Figure 5, shows the scatter plots obtained from the multi-sensor aerosol products sampling system [84] (MAPSS) of the MODIS satellite AOD at 550 nm compared to the coincident ground-based AOD measured by CIMEL Sun Photometer AERONET [85]. These data points are free from outlier (as the percentage of the outliers represent less than 0.5% of the data) spanning the 5 years of 2006–2010. The spanning of 5 years includes ~55 K coincident values together with the ~168 values recorded locally at the Nainital site. The coefficient of determination between the MODIS satellite and the ground-based AOD are 0.81 and 0.86 (see Figure 5) along with low root mean squared errors of 0.09 and 0.10 for global and Nainital, respectively. In both cases, the high frequency of occurrence ranges from 0 ≤ AOD ≤ 0.4, which is similar to other studies over Europe [28] and India [86].

4.2. All-Sky Effect on Solar Energy

Figure 6 shows, in the form of contour plots, the GHI, BHI, and percentage attenuation under all sky and clear sky conditions in Nainital during the period under consideration, i.e., 2008–2012. The peaks of GHI and BHI, around 300–1100 W m−2 and 300–800 W m−2, respectively, are observed during 3–8 UTC for the multi-year data. On the other hand, the seasonal peak occurred during spring-summer with a minimum during autumn-winter seasons as seen in Figure 6. However, the summer season is also affected by the Indian summer monsoon clouds as presented in [86].
Figure 7a presents the COT climatology as calculated by the MSG datasets for the region of India. The summer months are followed by the monsoon clouds and the subsequent high COT average values. The autumn-winter months are characterized by less COT (Figure 7a). The cloud effect on GHI and BHI in terms of percentage attenuation was depicted in Figure 7b,c, respectively. The BHI presents higher attenuation levels than GHI especially in the northern part of India as a results of the Himalayan subtropical highland climate and the subsequent predominance of clouds. The higher COT during the monsoon period is also reflected in the higher attenuation levels of both GHI and BHI, indicating the necessity for such climatological analysis for better solar planning and management taking into account the impact of aerosol and cloud.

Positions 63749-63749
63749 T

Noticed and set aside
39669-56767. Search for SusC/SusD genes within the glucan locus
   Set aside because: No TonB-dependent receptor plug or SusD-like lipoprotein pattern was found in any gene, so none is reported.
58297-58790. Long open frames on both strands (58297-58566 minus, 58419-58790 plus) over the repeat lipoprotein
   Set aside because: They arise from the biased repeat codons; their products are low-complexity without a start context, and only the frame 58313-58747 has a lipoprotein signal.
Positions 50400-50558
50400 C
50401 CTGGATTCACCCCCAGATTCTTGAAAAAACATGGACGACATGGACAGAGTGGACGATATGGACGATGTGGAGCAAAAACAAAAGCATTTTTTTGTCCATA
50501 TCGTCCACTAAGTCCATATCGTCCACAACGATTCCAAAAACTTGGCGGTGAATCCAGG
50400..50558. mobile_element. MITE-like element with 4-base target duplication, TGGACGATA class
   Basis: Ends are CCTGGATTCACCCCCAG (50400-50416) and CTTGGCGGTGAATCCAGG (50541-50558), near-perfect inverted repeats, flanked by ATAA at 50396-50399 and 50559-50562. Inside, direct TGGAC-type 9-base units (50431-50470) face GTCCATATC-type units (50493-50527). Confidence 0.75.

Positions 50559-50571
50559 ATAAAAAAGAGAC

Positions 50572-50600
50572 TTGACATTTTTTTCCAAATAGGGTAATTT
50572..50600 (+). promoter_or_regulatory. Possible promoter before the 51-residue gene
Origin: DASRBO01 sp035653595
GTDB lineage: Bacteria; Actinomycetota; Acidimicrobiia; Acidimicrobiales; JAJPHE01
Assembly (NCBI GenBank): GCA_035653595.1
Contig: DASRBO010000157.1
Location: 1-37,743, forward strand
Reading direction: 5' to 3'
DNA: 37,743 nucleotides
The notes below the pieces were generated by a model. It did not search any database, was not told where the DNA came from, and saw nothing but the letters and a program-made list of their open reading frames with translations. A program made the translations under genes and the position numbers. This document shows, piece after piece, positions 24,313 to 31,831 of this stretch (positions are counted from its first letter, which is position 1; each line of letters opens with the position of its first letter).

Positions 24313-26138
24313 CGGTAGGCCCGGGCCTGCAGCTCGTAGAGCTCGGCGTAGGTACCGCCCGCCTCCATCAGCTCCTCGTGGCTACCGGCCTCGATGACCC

Figure 8a presents the monthly average fluctuation of the AMF, DMF, and CMF in Nainital as well as the percentage attenuation of GHI in Figure 8b and BHI in Figure 8c under all sky and clear sky conditions. The low values of AMF and DMF are a result of the high values of AOD which are observed during the spring and summer months. These values could be attributed to the transport of anthropogenic aerosols from the adjacent IGP region and dust from the west Asian region [17,52,75]. In particular, the low values of DMF are visible during dust storms where the CAMS AOD is able to reach values of up to 1.5 to 2. The DMF is significantly decreased and reaches up to 0.3 during the dust episodes. The variation of AOD is quite similar to the earlier studies reported by several investigators [41,43]. The CMF values are found to be mostly within the range of 0.6 to 0.9 with a lot of fluctuation around the monsoon months every year that corresponds to heavy cloud cover over the region during the monsoon season. The overall percentage attenuation of GHI is ~10% with a certain peak due to some dust storms. On the other hand, the percentage attenuation of BHI is comparable to ~30% in most cases. The average GHI percentage attenuation due to the presence of clouds shows high percentage variation from about 20–65%, and the corresponding BHI percentage attenuation is found to vary from again 30–70% with many more fluctuations than GHI.
Figure 9 shows the seasonal variation in percentage attenuation of GHI and BHI under clear sky and all sky conditions. The median of GHI percentage attenuation is found to be around 10% in all seasons for clear sky conditions with slightly more range in summers. However, there is a variation in the median of GHI percentage attenuation under all sky conditions with a more abrupt behaviour during summers. In case of BHI, the median of the percentage attenuation is found to close to 30% for clear sky conditions while again it shows an abrupt behaviour under all sky conditions, especially during summers, which can be attributed to the presence of heavy dust and cloud activities during these months. The seasonal mean values of AOD, AMF, DMF, CMF, GHI and BHI over Nainital can be found in Table A1 of the Appendix A.

4.3. Economic Impact

Figure 10a,b shows the financial analysis results for Nainital, a high-altitude remote location in the central Himalayan region, on the hypothetical 1 MW system by following the methodology given in several earlier papers [70,71]. Here, the economic and energy impact was quantified in terms of monthly means, total energy losses (EL), financial losses (FL), and solar energy potential. The annual PV and CSP energy potential for Nainital is 2308 kWh m−2 and 2769 kWh m−2, respectively. The corresponding annual revenue is 8.47 million INR and 6.66 million INR, respectively, for PV as well as CSP. The energy losses due to total aerosols (i.e., AOD) are 539 kWh m−2 in the case of GHI and high values (344 kWh m−2) in the case of BHI. The corresponding energy losses due to dust AOD are 278 kWh m−2 and 183 kWh m−2, respectively, and those due to cloud optical depth (COD) are 876 kWh m−2 and 806 kWh m−2, respectively. In the case of CSP systems, the annual aerosols, dust, and clouds impact on the produced solar energy are much larger (266 kWh m−2, 136 kWh m−2, and 271 kWh m−2, respectively, as the BHI/BHI are more affected than the GHI [28].